Does anyone know how dealers check for electrical "leak" in any given car? That is, how do they check that some component in the car is turned on and consumes electricity when it's not supposed to?
I assume they measure current flow but where, at battery terminals? Could such minor current flow be detected? I've been told they do but have never thought about how it would be done.
On the newer cars the diagnostics system log fault codes should something continue to draw power after the ignition has been switched off for 15 mins or something like, on vw's diagnostics, i do vag diagnostics for a living.
Other than that you can use an amp meter connected in line with the positive or negative wires on the battery, or you can buy an amp meter which reads electrical current without touching the wires, this is ideal because you can't blow anything should something be pulling more amps than your 10amp max multimeter can take.
Then once the current measurements been taken you can start to pull fuses one by one until the leak has been found, obviously your going to get current draw with ignition off but it must be relativly low less than 1 amp, just pulling 1 amp would only last a 70 a/h battery 70 hours would last 2 hours off 3 days, so you can see for the vehicle to be parked for weeks it needs to have a low parasistic current drain.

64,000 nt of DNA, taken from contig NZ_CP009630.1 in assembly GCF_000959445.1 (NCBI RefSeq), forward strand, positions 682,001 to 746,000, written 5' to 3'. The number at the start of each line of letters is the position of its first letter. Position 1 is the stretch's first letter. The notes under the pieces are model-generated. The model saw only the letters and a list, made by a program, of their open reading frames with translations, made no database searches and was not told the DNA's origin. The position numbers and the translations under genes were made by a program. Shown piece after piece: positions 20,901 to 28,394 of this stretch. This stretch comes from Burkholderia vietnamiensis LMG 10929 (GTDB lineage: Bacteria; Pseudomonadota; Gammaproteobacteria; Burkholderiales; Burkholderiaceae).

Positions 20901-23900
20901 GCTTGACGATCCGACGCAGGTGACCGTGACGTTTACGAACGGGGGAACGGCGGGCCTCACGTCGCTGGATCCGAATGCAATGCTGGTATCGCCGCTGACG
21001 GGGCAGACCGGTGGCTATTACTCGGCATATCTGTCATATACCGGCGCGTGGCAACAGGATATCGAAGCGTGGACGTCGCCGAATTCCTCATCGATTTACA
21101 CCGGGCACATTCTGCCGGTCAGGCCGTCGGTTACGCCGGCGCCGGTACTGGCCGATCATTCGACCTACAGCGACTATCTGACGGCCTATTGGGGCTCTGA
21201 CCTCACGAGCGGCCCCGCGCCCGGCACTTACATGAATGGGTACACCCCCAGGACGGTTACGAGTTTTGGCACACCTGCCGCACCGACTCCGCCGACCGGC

Most vehicles have multiple wires and fuses for power supply to fusebox, ignition, starter feed, alternator return etc, so it's very easy to isolate different parts of the electrical system, and test each wire to narrow the current leak down.
There can be short circuits but theses normaly blow fuses, on saying that it depends on how much the short is pulling.
The best battery i've found is bosch, a friend of mine has a 10 year old bosch one on his old mk1 golf gti and it just about turns his engine over after sitting connected for months on end in his garage.
When my battery went i got a bosch one!
I just noticed how long i've been on here for, nearly 5 years i'm stuck in a time warp, can't believe it's been that long, 5 years later and still no porsche